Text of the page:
The leaders, who took turns to address a large gathering at the memorial of the global icon at the FNB Stadium in Johannesburg, South Africa, variously extolled his virtues of sacrifice, love for humanity, spirit of forgiveness and resilience.
They associated themselves with the values of the anti-apartheid icon.
Host President Zuma, who gave the keynote address, described the late Mandela as “one of a kind… a fearless freedom fighter who refused to allow the brutality of the apartheid state to stand in way of the struggle for the liberation of his people”.
He said while Madiba (Mandela’s clan name) was no more, he had left behind a nation that loved him dearly and a continent that was proud to call him an African.
“Under his leadership, the democratically-elected government focused on building a democratic society based on non-racialism and non-sexism,” President Zuma said, adding that Mandela never wanted to be viewed as a messiah or a saint.
The long speech ended with a commitment of “continuing to build a country free of hunger, homelessness and inequality”.
President Barrack Obama attended the memorial together with his wife, Michelle, former US Presidents George H.W. Bush, Bill Clinton and Jimmy Carter and a former Secretary of State, Hilary Clinton.
In a 20-minute eulogy, President Obama compared Mandela to Mahatma Gandhi, Martin Luther King Jr, Abraham Lincoln and America’s founding fathers in various aspects of his life and thanked South Africans for sharing Mandela with the rest of the world.
“To Graça Machel and the Mandela family; to President Zuma and members of the government; to heads of state and government, past and present; distinguished guests — it is a singular honour to be with you today, to celebrate a life unlike any other,” he said.
President Obama said Mandela was a “giant of history” and further described him as the last great liberator of the 20th century.
He said Mandela had taught the world the power of action and the power of ideas and that it had taken a man like Mandela to free not only the prisoner but also the jailer.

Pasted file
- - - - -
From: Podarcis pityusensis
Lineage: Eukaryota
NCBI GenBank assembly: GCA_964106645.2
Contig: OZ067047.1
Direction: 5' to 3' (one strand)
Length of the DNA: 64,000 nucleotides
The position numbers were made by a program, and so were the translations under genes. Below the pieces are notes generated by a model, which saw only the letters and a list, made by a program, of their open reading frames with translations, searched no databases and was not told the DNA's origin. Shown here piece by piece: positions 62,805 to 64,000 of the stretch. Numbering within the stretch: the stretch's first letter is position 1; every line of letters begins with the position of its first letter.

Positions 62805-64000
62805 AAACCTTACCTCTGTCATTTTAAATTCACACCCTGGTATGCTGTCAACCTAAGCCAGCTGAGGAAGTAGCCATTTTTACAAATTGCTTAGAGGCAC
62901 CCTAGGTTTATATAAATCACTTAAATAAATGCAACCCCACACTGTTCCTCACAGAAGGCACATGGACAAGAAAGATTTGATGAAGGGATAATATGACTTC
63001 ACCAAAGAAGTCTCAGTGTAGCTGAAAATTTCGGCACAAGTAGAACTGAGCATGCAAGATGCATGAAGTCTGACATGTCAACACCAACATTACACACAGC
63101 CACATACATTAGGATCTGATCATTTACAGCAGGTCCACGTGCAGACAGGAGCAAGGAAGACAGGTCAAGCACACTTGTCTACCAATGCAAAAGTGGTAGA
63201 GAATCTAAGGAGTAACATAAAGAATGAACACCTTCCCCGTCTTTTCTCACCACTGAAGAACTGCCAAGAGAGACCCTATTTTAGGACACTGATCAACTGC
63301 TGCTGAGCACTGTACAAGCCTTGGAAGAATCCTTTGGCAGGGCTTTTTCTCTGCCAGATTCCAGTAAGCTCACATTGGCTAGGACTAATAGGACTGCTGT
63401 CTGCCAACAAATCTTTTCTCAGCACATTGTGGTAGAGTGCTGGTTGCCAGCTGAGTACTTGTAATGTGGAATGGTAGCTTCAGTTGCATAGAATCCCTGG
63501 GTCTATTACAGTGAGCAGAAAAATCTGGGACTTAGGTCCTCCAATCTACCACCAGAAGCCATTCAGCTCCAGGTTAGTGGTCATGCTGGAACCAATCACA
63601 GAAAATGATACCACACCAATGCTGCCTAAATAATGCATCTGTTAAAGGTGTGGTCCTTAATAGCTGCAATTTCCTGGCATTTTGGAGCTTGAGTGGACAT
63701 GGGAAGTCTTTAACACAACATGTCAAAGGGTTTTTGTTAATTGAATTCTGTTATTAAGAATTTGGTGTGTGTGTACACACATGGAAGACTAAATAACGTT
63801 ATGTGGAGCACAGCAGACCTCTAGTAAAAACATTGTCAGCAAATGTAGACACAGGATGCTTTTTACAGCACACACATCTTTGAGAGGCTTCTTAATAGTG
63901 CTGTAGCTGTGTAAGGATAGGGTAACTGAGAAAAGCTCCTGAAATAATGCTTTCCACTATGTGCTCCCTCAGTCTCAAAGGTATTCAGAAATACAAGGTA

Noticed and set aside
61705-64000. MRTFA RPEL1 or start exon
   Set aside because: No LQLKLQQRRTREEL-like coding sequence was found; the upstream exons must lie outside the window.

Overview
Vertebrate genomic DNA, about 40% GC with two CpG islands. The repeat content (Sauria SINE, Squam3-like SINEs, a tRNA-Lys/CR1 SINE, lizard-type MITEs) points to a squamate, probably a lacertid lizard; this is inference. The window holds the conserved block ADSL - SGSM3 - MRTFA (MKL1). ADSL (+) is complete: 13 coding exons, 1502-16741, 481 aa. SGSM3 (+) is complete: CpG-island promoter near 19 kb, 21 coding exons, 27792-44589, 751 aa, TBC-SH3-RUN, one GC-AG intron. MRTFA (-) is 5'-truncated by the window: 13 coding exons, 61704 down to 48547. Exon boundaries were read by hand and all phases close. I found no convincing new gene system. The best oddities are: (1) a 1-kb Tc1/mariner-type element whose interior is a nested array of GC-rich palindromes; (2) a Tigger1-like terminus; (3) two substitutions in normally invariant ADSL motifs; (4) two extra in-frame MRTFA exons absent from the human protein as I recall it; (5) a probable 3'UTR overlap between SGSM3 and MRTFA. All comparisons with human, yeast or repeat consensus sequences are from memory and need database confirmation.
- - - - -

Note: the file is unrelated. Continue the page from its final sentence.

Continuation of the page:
“We will never see the likes of Mandela again. While I will always fall short of Madiba, he makes me want to be a better man,” Mr Obama said.
The UN Secretary-General, Ban Ki-Moon, in his tribute, said, “South Africa has lost a hero, we have lost a father and the world has lost a beloved friend and mentor.”
He said Mandela taught by example, sacrificed so much and was willing to give up everything for freedom, equality and justice, stressing that his compassion stood out most.
Mr Ban recalled that the South African elections of 1994 marked a “triumph for the ideals of the United Nations” and a “victory for everyone who has faced the poison of prejudice”.
He said there was no better testament to his influence and fight for equality “than this stadium today, we are here”.
Speaking through a translator, the President of Cuba, Raul Castro Ruz, appealed for a global Mandela-inspired spirit of unity.
“Let us pay tribute to Mandela — the ultimate symbol of dignity and unwavering dedication to the revolutionary struggle, to freedom and justice, a prophet of unity, peace and reconciliation,” he said.
President Castro said Mandela’s life had taught the world that only the concerted effort of all nations would empower humanity to respond to the enormous challenges that threatened its very existence.
China and Brazil
Chinese Vice-President Li Yuanchao, Brazilian President Dilma Roussef, Namibian President Hifikepunye Pohamba and Indian President Pranab Mukherjee also made speeches before a keynote address by South Africa’s President Jacob Zuma.
Mr Li described Mr Mandela as the “pride of the African people”, adding that he dedicated his entire life to the development and progress of the African continent.
Speaking through a translator, Brazilian President Roussef said Mandela was a source of inspiration for similar struggles in Brazil and across South America.
His fight, she said, reached way beyond his nation’s borders and inspired young men and women to fight for independence and social justice.